Tag Archives: A Cat Named Darwin

And Your Bird Can Sing: Alex and Me

Alex and Me (lg.)Alex and Me by Irene Pepperberg is an inspiring read about:  “How a Scientist and a Parrot Uncovered a Hidden World of Animal Intelligence – and Formed a Deep Bond in the Process.”   The story is about evenly split between Alex’s pioneering work in the study of avian intelligence – it was Alex who turned the phrase “bird brain” into a positive – and the relationship between the author and her pet.   However, as Pepperberg makes quite clear, Alex – who died in early July of 2007 – was often The Boss of both the scientist and her laboratory assistants!

I found the writing style to be a bit rough and awkward in the first part of the tale.   The writing also suffers from mixed tenses.   For example, Pepperberg uses the current tense in describing events that occurred in the past, “Obviously, my students and I have no problem understanding the sounds Alex makes.”

But the author found her voice at the halfway point of the narrative, describing her arrival in Tucson:

“…Tucson brought tears to my eyes – literally, as I fairly quickly developed allergies…   but metaphorically, too, because of its beauty, majestic in its mountains, deserts, and giant saguaro cacti, and in its details, the animals, the smaller plants and the birds.   Oh, the birds!

For the first time in my life I felt deeply connected to nature, the rich diversity of the Sonora Desert fauna and flora…   And in a part of the country where the Native American presence is palpable, I was very much aware of that people’s sense of oneness with nature.”

Perhaps this experience inspired Pepperberg to see Alex as a representative of Nature with a capital “n”.   There are several cute and charming stories in this book that illustrate Alex’s keen intelligence, none of which I wish to give away here; they are better saved for the enjoyment of future readers.

This reader enjoyed the human-bird interaction sections more than the animal intelligence portions which sometimes bordered on the overly technical with words like “anticipatory co-articulation” (referring to linguistic analysis).   And some will find that Pepperberg, who loved Alex, comes off a bit dry and reserved in tone when compared to authors of similar animal love stories like Stacey O’Brien (Wesley the Owl) or William Jordan (A Cat Named Darwin).   Despite this, Pepperberg’s deep love and awe for Alex shows itself in the end.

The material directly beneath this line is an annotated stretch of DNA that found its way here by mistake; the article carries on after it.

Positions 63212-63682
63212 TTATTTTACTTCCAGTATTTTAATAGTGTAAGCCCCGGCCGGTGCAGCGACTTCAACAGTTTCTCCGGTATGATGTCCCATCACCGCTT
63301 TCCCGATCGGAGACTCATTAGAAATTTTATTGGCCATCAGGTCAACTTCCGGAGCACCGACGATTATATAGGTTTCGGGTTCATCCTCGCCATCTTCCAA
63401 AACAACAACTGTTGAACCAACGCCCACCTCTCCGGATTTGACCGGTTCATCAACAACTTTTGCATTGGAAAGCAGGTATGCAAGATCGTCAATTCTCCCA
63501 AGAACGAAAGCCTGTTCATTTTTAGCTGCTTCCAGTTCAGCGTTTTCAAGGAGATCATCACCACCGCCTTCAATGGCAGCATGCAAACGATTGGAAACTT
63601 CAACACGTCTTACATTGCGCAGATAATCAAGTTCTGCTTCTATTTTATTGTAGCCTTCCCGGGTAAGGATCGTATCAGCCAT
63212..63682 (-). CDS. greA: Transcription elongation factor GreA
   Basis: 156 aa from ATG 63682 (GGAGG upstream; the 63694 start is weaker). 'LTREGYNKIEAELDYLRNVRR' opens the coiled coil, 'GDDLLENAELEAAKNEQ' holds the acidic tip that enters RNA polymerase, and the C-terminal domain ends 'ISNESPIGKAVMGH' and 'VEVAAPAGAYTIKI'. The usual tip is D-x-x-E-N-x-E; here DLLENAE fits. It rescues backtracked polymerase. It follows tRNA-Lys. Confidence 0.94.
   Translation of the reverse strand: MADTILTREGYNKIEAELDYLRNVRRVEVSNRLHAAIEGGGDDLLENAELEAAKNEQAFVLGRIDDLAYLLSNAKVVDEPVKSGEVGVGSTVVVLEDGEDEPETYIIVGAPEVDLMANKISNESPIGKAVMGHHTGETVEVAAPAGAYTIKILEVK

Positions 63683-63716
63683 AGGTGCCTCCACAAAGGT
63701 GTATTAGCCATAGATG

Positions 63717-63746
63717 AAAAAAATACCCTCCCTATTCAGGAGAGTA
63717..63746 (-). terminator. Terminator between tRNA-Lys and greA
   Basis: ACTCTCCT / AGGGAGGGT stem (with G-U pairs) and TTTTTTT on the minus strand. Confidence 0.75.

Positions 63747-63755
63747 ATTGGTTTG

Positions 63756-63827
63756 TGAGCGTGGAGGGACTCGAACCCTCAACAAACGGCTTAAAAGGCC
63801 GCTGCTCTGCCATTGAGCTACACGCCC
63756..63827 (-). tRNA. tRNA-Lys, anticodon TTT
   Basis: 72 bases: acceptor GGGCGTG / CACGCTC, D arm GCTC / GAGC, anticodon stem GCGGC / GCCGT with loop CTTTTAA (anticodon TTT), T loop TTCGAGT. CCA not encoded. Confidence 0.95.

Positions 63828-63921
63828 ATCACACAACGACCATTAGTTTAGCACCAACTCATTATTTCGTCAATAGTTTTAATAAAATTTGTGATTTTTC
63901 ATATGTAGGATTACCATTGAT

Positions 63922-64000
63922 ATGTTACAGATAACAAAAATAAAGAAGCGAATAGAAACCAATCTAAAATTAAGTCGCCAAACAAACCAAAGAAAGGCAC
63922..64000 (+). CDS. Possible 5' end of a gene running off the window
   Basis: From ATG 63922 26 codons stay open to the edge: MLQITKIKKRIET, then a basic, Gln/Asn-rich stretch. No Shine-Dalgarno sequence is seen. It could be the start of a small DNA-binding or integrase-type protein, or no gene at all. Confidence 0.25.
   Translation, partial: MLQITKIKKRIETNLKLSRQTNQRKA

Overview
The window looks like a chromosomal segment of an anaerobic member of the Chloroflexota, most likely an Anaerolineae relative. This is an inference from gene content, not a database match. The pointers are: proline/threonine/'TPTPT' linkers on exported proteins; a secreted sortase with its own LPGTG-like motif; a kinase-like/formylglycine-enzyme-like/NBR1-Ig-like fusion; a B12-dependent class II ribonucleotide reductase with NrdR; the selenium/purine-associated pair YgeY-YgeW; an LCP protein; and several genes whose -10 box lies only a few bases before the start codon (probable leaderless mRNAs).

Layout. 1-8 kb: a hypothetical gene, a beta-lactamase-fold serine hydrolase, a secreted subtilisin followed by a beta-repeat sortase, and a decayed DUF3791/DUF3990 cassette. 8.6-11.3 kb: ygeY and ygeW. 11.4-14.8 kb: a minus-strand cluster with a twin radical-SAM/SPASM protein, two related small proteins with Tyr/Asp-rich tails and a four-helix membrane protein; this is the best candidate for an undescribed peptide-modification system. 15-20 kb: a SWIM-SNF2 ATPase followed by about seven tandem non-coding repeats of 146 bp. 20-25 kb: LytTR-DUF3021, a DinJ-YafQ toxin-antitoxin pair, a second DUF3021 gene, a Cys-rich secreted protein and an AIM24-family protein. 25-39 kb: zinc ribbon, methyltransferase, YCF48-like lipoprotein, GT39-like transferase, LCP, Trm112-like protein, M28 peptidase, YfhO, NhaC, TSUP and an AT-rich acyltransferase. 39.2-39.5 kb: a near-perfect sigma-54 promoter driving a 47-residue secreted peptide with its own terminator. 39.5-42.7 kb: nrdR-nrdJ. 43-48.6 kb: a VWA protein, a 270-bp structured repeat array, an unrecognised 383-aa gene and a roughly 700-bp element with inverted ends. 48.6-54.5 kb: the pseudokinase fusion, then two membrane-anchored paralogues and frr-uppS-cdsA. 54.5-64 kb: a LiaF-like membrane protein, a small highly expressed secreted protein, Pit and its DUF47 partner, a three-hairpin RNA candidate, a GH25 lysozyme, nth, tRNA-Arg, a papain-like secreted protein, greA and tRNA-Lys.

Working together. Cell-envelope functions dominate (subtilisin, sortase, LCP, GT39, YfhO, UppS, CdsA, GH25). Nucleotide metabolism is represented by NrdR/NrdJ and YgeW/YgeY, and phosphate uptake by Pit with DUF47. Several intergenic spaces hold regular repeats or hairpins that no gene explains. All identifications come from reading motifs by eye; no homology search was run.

Alex’s final words to Pepperberg – as she left the animal lab one evening – were, “You be good.   I love you.   You’ll be in tomorrow?”

Recommended.

Joseph Arellano

Note:  The hardbound version of this book was purchased by the reviewer.   A trade paperback version (pictured) will be released on September 1, 2009.

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A Cat Named Darwin

I was born a Homo Sapiens./ Then I became a biologist./ Then I became a cat.

You have no idea./ Read on, friends.

Many years ago I finished reading a book about a cat that I was quite sure would never be surpassed.   That book was The Best Cat Ever by the late Cleveland Amory.   Imagine my surprise, then, when I came across a paperback by someone named William Jordan…   The book was A Cat Named Darwin: Embracing the Bond Between Man and Pet.   This is the best cat story ever!

Jordan’s tale is perhaps best expressed by this book’s original sub-title:  How a Stray Cat Changed a Man into a Human Being.   As he so nicely explains, “…it was during my forty-fifth year on this glowing blue Earth that a cat entered my house and stole my heart.”   Yes, the then-unnamed cat was a “home invader” who instead of being chased away, entered writer Jordan’s home and office flat in Long Beach, California.   It seems that the more Jordan attempts to get rid of the cat he  named after Charles Darwin, the more the cat embeds itself into his home/heart.

Eventually Jordan realizes that the more time he spends around the wily Darwin the more he enjoys himself; Darwin helps the author to re-create himself as a better person.   “…because I had come to love this small creature, whatever happened to him happened to me.”   Sadly, Darwin is a very sick cat but this makes the time he spends with the author all the more precious.

Yes, every cat – if not pet – owner will identify with Darwin’s antics and activities.   Like our own retired cat, he was first and foremost a fighter in his prime:   “…he loved the slings and arrows of the feline military existence.   Combat gave meaning to his life.   Danger was what he lived for.”

Jordan, trained as a biologist, does an excellent job of explaining why cats – whose ancestors have occupied the planet for 60 million years or so – are so intelligent and why they are able to co-exist with their human owners in a way that is distinct from dogs.   The one caution about this book is that it would certainly be a difficult read for anyone who has recently lost a pet; contra, some would find it the best time to read this true story of love and loss.

Yes, this is a love story, now available in trade paperback form for $14.95 (Mariner Books).   In the author’s words, “I thanked Darwin for giving me life.”   At the end of this furry tail (tale), you will thank the author and Darwin and Hoover the cat for giving us this story.   Highly, highly recommended!

In the end,/ Because I became a cat,/ I became a human being.

Joseph Arellano

This book was purchased by the reviewer.   “A gripping and powerful book…  shot through with a kind of elation.”   San Diego Union-TribuneDarwin (lg.)

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Darwin 4A review of A Cat Named Darwin: Embracing the Bond Between Man and Pet by William Jordan.

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